According to a new survey, somewhere along the line (recently, we presume) Americans lost hope of data privacy.
This is bad. Not just bad. Unless something changes in the public psyche this could be the canary in the coal mine which spells doom for what we’ve all called for generations the American Experience of an open and free democracy and, even, marketplace.
The survey – by the esteemed Annenberg School for Communications at the University of Pennsylvania (Ben Franklin‘s university) – reports, among other dismal findings, “a majority of Americans are resigned to giving up (personal) data” in exchange for online shopping advantages and other commercial benefits.
Resigned to giving up personal data. Other recent studies have reached similar findings.
“The findings also suggest, in contrast to other academics’ claims, that Americans’ willingness to provide personal information to marketers cannot be explained by the public’s poor knowledge of the ins and outs of digital commerce,” explain the study’s authors. “In fact, people who know more about ways marketers can use their personal information are more likely rather than less likely to accept discounts in exchange for data when presented with a real-life scenario.”
We know our personal data is being used to exploit us – and we accept that. And it’s not like we don’t care, the survey suggests, we do. We just accept the intrusion, the invasive nature of today’s marketplace (let alone government surveillance) and move on.
The survey’s findings suggest Americans really don’t like giving up privacy but, what the hell:
- 91% disagree (77% of them strongly) that “If companies give me a discount, it is a fair exchange for them to collect information about me without my knowing.”
- 71% disagree (53% of them strongly) that “It’s fair for an online or physical store to monitor what I’m doing online when I’m there, in exchange for letting me use the store’s wireless internet, or Wi-Fi, without charge.”
- 55% disagree (38% of them strongly) that “It’s okay if a store where I shop uses information it has about me to create a picture of me that improves the services they provide for me.”
“Further analysis of these responses indicate only a very small percentage of Americans agree with the overall concept of tradeoffs. In fact, only about 4% agree or agree strongly with all three propositions,” pen the study’s authors. “If we use a broader definition of a belief in tradeoffs— the average value of all three statements—even then only 21% of the respondents accept the idea.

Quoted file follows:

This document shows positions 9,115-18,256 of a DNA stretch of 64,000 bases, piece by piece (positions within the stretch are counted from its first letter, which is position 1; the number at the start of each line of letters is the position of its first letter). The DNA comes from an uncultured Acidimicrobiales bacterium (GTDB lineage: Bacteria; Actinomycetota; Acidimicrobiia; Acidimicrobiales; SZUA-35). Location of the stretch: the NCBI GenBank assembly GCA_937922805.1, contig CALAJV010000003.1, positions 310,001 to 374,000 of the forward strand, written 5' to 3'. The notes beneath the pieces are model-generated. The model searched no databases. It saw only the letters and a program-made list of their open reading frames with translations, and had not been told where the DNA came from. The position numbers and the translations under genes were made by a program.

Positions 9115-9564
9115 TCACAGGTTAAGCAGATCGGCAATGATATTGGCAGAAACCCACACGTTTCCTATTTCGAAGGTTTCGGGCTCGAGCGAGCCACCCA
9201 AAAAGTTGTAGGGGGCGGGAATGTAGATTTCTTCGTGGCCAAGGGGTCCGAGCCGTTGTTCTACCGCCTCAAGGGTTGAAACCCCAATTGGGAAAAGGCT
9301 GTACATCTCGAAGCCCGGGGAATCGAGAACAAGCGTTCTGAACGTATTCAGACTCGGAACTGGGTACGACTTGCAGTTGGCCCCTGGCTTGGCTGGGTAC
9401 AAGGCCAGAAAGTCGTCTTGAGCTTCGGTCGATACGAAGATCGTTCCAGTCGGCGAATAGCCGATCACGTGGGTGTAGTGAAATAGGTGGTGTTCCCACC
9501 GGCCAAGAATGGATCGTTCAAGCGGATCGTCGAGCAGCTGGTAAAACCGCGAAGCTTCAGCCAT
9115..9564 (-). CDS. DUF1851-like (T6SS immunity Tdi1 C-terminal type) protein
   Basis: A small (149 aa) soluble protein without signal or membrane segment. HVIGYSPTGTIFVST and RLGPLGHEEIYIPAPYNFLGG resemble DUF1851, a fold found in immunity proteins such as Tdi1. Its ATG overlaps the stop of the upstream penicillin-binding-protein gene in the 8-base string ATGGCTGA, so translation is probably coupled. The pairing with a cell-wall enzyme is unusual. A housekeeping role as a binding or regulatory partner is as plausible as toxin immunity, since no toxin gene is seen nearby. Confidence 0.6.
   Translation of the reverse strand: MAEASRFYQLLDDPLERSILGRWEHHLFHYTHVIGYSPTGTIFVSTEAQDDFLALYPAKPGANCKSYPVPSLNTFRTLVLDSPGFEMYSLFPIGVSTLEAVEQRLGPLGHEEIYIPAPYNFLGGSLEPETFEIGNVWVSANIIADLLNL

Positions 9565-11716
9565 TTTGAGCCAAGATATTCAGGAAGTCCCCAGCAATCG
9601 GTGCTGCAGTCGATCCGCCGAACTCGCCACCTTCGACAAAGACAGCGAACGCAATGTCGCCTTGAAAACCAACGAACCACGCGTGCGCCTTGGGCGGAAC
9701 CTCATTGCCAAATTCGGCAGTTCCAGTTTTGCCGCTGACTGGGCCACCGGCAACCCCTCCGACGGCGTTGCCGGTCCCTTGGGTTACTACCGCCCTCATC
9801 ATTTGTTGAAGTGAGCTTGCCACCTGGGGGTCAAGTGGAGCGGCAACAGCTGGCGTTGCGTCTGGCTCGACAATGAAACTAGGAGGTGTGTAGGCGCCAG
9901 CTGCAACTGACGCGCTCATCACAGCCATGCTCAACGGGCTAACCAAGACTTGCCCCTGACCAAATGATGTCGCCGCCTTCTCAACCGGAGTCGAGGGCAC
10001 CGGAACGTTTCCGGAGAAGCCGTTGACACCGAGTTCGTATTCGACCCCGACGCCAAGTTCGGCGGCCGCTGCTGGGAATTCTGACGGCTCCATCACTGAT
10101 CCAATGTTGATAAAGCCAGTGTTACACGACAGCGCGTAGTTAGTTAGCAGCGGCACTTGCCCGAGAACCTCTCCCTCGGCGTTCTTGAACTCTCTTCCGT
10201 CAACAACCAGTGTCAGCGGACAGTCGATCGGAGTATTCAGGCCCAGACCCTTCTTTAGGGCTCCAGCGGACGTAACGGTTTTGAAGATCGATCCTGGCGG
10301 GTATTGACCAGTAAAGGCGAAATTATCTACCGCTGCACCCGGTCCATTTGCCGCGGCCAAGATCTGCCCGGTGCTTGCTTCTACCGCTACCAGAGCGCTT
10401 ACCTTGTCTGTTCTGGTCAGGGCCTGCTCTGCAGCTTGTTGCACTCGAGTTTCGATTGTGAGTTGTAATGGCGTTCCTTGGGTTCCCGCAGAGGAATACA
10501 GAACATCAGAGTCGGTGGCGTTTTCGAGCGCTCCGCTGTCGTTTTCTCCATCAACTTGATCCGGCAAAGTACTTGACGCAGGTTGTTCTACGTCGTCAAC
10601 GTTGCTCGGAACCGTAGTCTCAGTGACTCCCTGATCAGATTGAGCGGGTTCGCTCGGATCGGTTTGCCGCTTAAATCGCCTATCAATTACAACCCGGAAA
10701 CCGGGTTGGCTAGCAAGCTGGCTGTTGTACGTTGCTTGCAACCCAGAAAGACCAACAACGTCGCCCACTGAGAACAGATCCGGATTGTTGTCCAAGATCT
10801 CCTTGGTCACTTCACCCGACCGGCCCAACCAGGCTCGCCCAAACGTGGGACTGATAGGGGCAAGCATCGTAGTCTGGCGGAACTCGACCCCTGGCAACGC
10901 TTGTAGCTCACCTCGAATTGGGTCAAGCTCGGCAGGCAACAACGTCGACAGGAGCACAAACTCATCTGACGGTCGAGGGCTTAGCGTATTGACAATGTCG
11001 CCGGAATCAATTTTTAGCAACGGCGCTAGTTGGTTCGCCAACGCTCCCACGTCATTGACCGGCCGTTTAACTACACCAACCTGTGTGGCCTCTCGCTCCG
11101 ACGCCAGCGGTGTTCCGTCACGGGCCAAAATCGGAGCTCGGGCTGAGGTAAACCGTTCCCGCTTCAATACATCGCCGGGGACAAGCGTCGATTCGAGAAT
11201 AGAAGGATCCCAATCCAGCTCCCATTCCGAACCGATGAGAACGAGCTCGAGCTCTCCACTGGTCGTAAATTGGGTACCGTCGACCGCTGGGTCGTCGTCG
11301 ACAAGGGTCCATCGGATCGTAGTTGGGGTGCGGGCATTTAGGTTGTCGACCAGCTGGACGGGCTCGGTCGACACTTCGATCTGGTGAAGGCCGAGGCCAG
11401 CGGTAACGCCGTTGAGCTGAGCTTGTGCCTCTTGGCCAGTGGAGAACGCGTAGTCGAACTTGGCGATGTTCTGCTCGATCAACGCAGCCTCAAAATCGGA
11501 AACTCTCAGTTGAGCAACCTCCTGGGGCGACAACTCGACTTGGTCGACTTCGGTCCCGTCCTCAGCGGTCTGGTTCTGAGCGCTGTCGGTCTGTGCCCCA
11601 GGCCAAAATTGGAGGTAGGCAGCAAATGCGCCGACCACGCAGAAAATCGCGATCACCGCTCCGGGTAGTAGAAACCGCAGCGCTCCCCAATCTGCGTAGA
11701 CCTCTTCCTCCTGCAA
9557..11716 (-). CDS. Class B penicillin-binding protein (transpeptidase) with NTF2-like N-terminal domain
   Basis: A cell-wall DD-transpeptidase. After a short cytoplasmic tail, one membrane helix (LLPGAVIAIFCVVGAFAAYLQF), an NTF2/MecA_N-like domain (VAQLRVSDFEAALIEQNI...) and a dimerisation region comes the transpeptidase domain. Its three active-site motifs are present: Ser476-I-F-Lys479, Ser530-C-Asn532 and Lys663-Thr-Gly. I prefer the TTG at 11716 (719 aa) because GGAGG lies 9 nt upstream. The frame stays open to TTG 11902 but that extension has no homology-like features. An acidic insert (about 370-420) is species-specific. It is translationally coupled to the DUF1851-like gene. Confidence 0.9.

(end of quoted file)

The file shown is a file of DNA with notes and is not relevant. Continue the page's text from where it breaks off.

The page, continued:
“Yet, when we present a real-life tradeoff case—asking Americans whether they would take discounts in exchange for allowing their supermarket to collect information about their grocery purchases —43%, or more than twice as many as in the broader definition of tradeoff supporters, say yes to tradeoffs.”
Despite the dismal results of the survey, the study insists all is not lost and the authors – Penn professors Joseph Turow, Michael Hennessy and Nora Draper – suggest the American public could be turned around on the whole issue of data privacy.
“We need initiatives that will give members of the public the right and ability to learn what companies know about them, how they profile them, and what data lead to what personalized offers,” they suggest. “We also need to get people excited about using that right and ability.”
- Public interest organizations as well as government agencies should develop clear definitions of transparency that reflect concerns identified in this survey and elsewhere. They should then systematically call out companies regarding how well or badly they are doing based on these values. When activists, journalists, and government officials name, praise, and shame firms that don’t abide by the transparency norms, they can alert the public to stay away from bad actors and possibly force those actors to change their behaviors.
- We also suggest an initiative to dissect and report on the implications of privacy policies. Activists, journalists and government officials—perhaps aided by crowdsourcing initiatives—should take on the role of interpreting these legally-binding documents for the public. The focus should not primarily be on whether or not websites abide by their privacy policies. Instead, privacy-policy interpreters can be most helpful by uncovering for their publics how companies say they collect and use their data, and what the implications might be for the individual and society. When this information is available in a digestible form, it may spur informed naming, praising, and shaming. It may well also lead firms to change behaviors citizens find disagreeable.
- These considerations along with our overall survey findings suggest a need to advocate for the right to know one’s profile and how it is used. As long as the algorithms companies implement to analyze and predict the future behaviors of individuals are hidden from public view, the potential for unwanted marketer exploitation of individuals’ data remains high. We therefore ought to consider it an individual’s right to access the profiles and scores companies use to create every personalized message and discount the individual receives. Companies will push back that giving out this information will expose trade secrets. We argue there are ways to carry this out while keeping their trade secrets intact.